Tuesday, July 24, 2012

Chocolate: Why Stop At The First Page?

Admit it; you were just thinking about chocolate, weren't you?  Now you might be able to enjoy it even more!  Publications such as The Longevity Factor: How Resveratrol and Red Wine Activate Your Longevity Genes and The French Women Don't Get Fat Cookbook  advocate for the gustatory pleasure and health benefits that dark chocolate potentially offers.  Now learn about it for yourself at Bernardsville Library's "Chocolate Seminar" to be held Thursday, August 2nd, at 7 p.m. in the library.  Daryl L. Minch from Rutgers Cooperative Extension of Somerset County will present a program on the history of chocolate and its role in our well-being.  Recipes and tastings will top off the evening.  Please register online for this program and then stop by the circulation desk for some reading suggestions on this very yummy topic.

Monday, July 23, 2012

A Life From A To Z

The next meeting of Bernardsville Public Library’s book discussion group, Memoirs and Coffee, will be held on Tuesday, July 24th at 10:30 a.m. in the library’s Community Room.  Pat Kennedy-Grant,  Readers’ Services Manager for the library, will lead the discussion of Encyclopedia of an Ordinary Life (2005) by Amy Krouse Rosenthal.
In Encyclopedia of an Ordinary Life, Ms. Rosenthal has ingeniously adapted a centuries-old format for conveying knowledge into a poignant, wise, often funny, fully realized memoir.  Using mostly short entries organized from A to Z, many of which are cross-referenced, Rosenthal captures in wonderful and episodic detail the moments, observations, and emotions that comprise a contemporary life. Start anywhere and see how one young woman’s alphabetized existence can open up and define the world in new and unexpected ways.
 According to her website, ”Ms. Rosenthal is a person who likes to make things – children’s books, adult books, short films, salads, connections with the universe, something out of nothing, wishes.”  In The New York Times, her award-winning children’s books were described as “radiating fun the way tulips radiate spring: they are elegant and spirit-lifting.”  As for her adult work, Amazon named Encyclopedia of an Ordinary Life one of the top ten memoirs of the decade.  A contributor to the TED conference and NPR, she is currently the host and creator of Mission Amy KR.com produced by WBEZ.  She lives with her family in Chicago.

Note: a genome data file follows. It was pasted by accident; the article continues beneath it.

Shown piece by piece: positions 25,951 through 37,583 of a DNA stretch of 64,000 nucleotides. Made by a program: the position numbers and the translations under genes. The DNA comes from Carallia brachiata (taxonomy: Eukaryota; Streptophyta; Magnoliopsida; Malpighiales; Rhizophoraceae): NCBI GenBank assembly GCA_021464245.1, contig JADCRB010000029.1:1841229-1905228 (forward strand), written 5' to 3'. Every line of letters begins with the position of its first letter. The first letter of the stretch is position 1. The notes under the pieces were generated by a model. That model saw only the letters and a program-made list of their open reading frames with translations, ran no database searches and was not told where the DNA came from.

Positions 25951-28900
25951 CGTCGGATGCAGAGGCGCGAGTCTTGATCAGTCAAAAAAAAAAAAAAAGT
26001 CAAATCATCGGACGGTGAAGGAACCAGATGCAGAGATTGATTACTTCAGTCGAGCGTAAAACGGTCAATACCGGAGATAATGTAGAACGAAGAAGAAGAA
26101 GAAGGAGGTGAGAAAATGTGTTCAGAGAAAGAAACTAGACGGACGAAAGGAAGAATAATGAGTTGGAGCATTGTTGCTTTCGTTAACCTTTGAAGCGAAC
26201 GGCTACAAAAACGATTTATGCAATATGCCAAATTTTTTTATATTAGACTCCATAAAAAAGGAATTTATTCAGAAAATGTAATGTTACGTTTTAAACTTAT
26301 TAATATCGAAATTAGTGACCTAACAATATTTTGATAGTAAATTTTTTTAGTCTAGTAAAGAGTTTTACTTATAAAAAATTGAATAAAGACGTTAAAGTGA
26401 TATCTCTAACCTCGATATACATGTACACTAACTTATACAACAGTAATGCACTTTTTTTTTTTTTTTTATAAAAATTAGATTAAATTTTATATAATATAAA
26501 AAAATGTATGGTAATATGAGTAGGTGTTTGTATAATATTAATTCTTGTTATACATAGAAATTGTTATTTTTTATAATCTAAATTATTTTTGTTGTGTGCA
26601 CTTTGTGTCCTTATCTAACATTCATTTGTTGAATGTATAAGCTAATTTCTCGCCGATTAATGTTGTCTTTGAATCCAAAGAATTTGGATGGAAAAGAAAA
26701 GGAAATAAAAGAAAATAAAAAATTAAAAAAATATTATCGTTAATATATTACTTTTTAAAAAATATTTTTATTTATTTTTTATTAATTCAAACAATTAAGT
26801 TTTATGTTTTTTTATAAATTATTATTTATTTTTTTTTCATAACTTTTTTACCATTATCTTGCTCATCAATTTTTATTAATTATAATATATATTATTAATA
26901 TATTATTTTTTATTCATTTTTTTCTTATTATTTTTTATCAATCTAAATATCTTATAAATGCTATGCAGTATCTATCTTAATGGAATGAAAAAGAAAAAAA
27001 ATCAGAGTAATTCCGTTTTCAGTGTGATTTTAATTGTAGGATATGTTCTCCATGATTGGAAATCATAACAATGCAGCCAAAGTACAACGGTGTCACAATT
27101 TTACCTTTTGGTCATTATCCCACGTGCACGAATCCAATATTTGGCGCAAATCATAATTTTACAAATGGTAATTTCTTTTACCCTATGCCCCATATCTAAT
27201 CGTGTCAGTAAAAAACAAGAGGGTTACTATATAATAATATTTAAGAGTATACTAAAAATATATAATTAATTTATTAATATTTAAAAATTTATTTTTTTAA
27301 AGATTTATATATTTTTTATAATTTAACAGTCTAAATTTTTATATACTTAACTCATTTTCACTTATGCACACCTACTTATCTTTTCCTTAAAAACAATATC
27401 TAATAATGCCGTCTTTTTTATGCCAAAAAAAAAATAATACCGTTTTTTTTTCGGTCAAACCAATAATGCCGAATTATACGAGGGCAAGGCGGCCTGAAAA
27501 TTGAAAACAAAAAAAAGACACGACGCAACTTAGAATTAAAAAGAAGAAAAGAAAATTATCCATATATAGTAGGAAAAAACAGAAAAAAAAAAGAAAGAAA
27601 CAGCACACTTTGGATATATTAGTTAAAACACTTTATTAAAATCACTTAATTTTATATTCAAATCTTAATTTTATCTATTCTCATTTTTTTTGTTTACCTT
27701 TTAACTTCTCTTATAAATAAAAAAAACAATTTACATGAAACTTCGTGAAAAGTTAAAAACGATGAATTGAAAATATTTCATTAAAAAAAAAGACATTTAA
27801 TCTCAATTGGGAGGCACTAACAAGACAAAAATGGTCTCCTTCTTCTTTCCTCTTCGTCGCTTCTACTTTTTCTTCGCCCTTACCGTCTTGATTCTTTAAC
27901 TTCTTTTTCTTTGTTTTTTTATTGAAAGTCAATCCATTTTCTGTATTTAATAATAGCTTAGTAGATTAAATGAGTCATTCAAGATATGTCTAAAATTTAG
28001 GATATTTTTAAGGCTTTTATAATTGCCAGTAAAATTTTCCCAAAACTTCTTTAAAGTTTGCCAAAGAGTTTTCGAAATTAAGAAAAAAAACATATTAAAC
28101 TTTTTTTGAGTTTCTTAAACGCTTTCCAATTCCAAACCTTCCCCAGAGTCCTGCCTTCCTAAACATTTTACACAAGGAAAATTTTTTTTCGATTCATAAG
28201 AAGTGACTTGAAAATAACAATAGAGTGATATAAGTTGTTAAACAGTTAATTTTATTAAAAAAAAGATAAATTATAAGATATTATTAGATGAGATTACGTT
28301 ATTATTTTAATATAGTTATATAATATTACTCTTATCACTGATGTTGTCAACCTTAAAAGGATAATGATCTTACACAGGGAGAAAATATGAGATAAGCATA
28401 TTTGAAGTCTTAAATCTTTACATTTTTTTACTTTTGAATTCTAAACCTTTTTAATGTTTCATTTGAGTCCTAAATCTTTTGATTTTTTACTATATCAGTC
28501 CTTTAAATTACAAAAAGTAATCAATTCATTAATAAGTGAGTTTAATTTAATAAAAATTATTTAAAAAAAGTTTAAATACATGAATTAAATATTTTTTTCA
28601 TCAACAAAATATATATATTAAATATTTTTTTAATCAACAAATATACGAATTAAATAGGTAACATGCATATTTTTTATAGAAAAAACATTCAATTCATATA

Monday, July 9, 2012

Elegies for the Brokenhearted

Christie Hodgen, author of Elegies for the Brokenhearted,  is an Associate Professor of English at the University of Missouri-Kansas City and an award-winning writer. Her father (shown above with her daughter) is John Hodgen, a poet and college teacher.  A 2006 interview by the Worcester Telegram & Gazette with Christie and her father can be read here.  As John Hodgen notes, Christie has always been quite observant, and that quality stands out as a strength in her writing.
Certainly the characters in Elegies for the Brokenhearted are beautifully observed portraits of flawed or wounded individuals leading marginal lives, lives most of us might overlook or ignore.  Her narrator, Mary Murphy, does not overlook them, but rather speaks to the ways, large and small, each of five dead people have shaped her own life. These five people may have known her for only a brief time (a college roommate) or all her life (her mother), but each one has impacted Mary’s own course through a difficult upbringing.
While never having experienced a scatter shot life of poverty and marginalization herself, Hodgen creates such memorable, well-formed characters existing on the fringes of society that the reader might think otherwise. The voices given her characters are embued with as much depth as her descriptions of them, each character perfectly identifiable by dialogue and cadence of speech.  Perhaps it was the influence of poetry in her upbringing that gave Hodgen the ability to lift heavy topics to a lyrical, captivating sphere, a place where the reader will not want to look away, but rather savor each story, each elegy.  Elegies for the Brokenhearted was recently discussed by the library book group, Saturday Samplers .  
~Evelyn Fischel~